imbecilica wrote:The dictionary is rather expensive, I wouldn't recommend buying it unless you're really into it.


The price of the book is not really an issue with me.

imbecilica wrote:I have never heard of this theory that Korean Hangeul comes from ancient Japanese writing. I do, however, know of a theory that the 5 basic consonants of Hangeul were inspired by the Phagspa writing.


The Ancient Japanese Writing is known as 神代文字, you can check on that and will see the Hangeul basically stole the inscriptional style of 神代文字 (however, the Hangeul only took the shapes, the Koreans never understood the phonologies and meanings of 神代文字). Of course, there are some influences from Phagspa; however, the entire Hangeul was designed to look-like 神代文字, in order to support Koreans claim of "as the ancient rulers of Japan".

The following is the proof that Hangeul stole the inscriptional shapes of 神代文字 (阿比留文字/物部文字) without knowing the language itself:
Image
Image
ImageImage
User avatar
VROOR
 
Posts: 265
Joined: Thu 13 Aug 2009 6:40 pm
Location: Taiwan (R.O.C)

Re: Chữ Nôm ‧字喃

Postby imbecilica » Mon 23 Nov 2009 2:19 pm

Well King Sejong and his subjects were known to have been exposed to various scripts of neighbouring kingdoms. If what you say is true, then it could be that King Sejong used 神代文字 as a base and then took the basic consonants from Phagspa. From just 神代文字 and Phagspa you would accumulate most of the symbols found in Hangeul. Then again it could just be a coincidence.

By the way I did a bit of searching and found this:

Image
Clicky > My BLOG
imbecilica
 
Posts: 177
Joined: Sun 19 Apr 2009 8:37 am

Re: Chữ Nôm ‧字喃

Postby VROOR » Mon 23 Nov 2009 2:32 pm

imbecilica wrote:Well King Sejong and his subjects were known to have been exposed to various scripts of neighbouring kingdoms. If what you say is true, then it could be that King Sejong used 神代文字 as a base and then took the basic consonants from Phagspa.


Hence, the Koreans stole the wirting-systems of the ancient Japanese of which was alright until, the Koreans started to call the ancient writings their own, and then, started to claim the entire Manchuria and Japan belonged to the Koreans...THAT was not alright.

imbecilica wrote:By the way I did a bit of searching and found this:

Image


Yes, those are also part of the ancient writing known as 言霊文字/水茎(ミヅクキ)文字. All of these writings predated the creation of Hangeul.
Image
ImageImage
User avatar
VROOR
 
Posts: 265
Joined: Thu 13 Aug 2009 6:40 pm
Location: Taiwan (R.O.C)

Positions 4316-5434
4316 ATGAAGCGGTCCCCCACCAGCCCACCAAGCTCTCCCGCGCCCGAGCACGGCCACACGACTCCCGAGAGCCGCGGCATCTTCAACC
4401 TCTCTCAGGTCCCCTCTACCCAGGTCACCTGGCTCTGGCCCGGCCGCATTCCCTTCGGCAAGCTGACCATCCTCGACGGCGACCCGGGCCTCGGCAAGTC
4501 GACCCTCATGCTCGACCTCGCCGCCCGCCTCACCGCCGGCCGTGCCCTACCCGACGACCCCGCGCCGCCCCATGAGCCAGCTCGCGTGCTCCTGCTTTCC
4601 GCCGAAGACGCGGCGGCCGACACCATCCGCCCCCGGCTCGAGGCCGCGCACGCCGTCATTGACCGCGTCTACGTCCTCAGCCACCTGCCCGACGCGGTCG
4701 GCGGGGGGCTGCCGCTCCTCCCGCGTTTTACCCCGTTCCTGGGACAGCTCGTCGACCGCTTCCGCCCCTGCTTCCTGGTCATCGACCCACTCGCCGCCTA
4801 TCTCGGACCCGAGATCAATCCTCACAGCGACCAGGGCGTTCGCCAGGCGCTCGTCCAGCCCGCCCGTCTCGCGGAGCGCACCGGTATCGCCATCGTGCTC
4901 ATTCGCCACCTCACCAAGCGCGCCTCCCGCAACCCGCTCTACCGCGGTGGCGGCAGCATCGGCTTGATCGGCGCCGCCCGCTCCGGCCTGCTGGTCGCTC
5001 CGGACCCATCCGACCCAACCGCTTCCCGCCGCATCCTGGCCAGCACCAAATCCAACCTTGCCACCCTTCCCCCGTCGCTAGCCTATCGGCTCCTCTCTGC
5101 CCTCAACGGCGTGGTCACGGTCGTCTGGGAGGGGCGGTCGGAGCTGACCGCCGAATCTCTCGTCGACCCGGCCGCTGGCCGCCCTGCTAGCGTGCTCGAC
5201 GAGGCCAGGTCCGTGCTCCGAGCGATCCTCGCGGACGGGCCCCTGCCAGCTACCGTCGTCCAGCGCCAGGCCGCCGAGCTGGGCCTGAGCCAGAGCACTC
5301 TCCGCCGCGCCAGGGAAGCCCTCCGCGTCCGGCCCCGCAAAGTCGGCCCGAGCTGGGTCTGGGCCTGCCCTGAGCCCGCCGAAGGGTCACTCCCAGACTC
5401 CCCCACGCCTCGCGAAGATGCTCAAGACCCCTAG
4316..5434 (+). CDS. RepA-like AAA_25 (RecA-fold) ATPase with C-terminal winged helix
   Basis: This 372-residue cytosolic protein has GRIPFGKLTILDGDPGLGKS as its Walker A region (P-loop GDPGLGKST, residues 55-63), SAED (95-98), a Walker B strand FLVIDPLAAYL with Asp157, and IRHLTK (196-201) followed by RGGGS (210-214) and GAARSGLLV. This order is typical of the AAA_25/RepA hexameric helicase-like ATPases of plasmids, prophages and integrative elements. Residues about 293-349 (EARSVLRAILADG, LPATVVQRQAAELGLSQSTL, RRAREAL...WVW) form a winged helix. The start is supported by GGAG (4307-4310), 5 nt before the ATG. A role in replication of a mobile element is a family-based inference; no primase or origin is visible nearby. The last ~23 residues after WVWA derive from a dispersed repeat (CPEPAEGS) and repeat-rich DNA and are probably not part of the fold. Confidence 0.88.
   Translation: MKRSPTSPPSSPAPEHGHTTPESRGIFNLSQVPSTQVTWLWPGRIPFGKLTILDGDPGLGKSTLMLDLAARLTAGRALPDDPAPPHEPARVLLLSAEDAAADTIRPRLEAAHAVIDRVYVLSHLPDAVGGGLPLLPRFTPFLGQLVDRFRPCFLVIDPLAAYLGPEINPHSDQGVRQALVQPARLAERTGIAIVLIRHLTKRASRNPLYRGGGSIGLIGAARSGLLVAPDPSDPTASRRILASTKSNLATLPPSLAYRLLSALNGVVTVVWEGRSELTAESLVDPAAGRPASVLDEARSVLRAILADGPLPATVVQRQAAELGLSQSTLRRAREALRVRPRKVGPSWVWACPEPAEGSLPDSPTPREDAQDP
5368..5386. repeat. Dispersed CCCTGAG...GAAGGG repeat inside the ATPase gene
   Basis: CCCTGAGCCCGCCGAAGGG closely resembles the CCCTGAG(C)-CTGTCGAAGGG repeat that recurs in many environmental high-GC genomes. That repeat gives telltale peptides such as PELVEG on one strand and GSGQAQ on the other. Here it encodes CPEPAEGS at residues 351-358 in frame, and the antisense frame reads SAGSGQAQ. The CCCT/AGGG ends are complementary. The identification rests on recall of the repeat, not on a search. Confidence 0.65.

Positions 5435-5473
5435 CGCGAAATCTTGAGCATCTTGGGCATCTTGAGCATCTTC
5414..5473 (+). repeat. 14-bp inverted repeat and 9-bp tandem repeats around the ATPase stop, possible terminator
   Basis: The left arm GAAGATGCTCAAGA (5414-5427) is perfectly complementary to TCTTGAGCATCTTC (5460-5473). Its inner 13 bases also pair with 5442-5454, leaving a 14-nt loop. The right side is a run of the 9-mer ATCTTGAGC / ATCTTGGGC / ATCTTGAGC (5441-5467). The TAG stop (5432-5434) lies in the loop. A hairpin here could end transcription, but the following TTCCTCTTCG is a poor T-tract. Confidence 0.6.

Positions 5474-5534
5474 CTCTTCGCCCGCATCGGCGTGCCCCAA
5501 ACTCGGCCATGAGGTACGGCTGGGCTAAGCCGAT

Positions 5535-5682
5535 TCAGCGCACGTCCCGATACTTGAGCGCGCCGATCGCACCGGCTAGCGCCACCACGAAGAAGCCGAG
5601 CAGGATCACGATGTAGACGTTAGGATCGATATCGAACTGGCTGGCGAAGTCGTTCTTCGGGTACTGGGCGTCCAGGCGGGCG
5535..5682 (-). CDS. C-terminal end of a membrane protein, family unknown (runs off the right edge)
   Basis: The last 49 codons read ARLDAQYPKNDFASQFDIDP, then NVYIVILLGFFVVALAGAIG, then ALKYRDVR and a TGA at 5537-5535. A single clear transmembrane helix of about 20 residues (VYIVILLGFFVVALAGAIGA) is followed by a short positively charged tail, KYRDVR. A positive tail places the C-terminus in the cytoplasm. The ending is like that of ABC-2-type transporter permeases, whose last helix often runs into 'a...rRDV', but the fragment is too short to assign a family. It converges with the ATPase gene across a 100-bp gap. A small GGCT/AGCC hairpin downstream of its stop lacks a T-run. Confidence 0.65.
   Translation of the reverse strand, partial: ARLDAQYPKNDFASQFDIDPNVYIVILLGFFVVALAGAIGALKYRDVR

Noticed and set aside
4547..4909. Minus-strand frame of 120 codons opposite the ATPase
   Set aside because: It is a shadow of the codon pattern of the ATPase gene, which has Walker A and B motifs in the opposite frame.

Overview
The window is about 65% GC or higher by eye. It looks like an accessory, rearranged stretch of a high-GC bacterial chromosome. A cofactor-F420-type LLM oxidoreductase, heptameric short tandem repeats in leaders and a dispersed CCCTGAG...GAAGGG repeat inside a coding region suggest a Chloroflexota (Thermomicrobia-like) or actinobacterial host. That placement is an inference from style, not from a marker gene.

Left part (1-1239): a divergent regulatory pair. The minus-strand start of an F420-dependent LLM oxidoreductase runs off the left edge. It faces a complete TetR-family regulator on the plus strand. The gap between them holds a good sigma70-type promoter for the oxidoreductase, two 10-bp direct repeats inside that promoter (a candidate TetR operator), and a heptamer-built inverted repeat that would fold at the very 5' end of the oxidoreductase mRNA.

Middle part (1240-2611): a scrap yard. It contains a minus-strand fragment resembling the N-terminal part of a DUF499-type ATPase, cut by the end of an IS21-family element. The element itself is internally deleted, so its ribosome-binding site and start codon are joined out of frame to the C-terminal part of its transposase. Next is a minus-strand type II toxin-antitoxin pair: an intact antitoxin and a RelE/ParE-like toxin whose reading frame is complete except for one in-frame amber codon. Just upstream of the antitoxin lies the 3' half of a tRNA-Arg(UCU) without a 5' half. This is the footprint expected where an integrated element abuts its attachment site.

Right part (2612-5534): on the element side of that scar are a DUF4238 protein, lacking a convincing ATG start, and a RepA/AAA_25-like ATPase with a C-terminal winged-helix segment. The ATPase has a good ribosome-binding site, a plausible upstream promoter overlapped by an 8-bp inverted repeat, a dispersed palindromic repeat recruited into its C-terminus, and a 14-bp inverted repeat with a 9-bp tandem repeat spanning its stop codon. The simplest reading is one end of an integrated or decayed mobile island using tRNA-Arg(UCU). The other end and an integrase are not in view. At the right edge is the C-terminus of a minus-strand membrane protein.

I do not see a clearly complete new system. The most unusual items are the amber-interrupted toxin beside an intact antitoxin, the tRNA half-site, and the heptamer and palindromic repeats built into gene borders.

Re: Chữ Nôm ‧字喃

Postby Jeisuke » Mon 23 Nov 2009 8:55 pm

Hi,
I hope you did not have any theories based on the accuracy of Jindaimoji. With the exception of a few fringe scholars, most serious linguists (especially Japanese) dismiss the historicity of Jindaimoji. The main treatises on these are Hibumi-den by Hirata Atsutane, and another who's title excapes me at the moment (both accessable at the 国会図書館 in Tokyo) both written in the late 17th / early 18th centuries. There are a few modern books on the subject (I will dig up their titles when I return home), but even they are only written for the Koshintoists who still actually believe in Izanami/Izanagi/Amaterazu-Oomikami, etc.
The (short) reasons why Jindaimoji cannot be authentic are:
1. No demonstrable use before the late 1700s (which is after the Imjin invasion of Korea). King Sejong had produced the Hunmin Jeong'eum in the mid 1400s
2. By the late 1700s, the Japanese language had changed from that used in the Man'youshu. The Man'yougana used to write names, places and gramatical parts seems to indicated that Japanese at that time had 7 vowels instead of 5 as is recorded in ALL the so-called Jindaimoji scripts (Moritsune, Iyo, Hizin, Ahiru, Awa, etc). If the Jindaimoji was of such antiquity, we would expect to have the alternate "o" and alternate "e" indicated as well. The now-archaic ゐ、ゑ are indicated as would be expected of something produced in the 17~18 century
3. Starting from a syllabry to logographs and then back to a syllabry is not known in any other script evolution.

That being said, I personally think Kaminomoji are cool and do like collecting them. I just wish they weren't so tied to the ultra-nationalist lunatic fringe in Japan. I'll write more later tonight.
Jeisuke
 
Posts: 28
Joined: Thu 13 Aug 2009 3:21 pm
Location: SoCal (Formerly: Yokohama, JPN)

Next

Return to Writing systems

Who is online

Users browsing this forum: No registered users and 2 guests

cron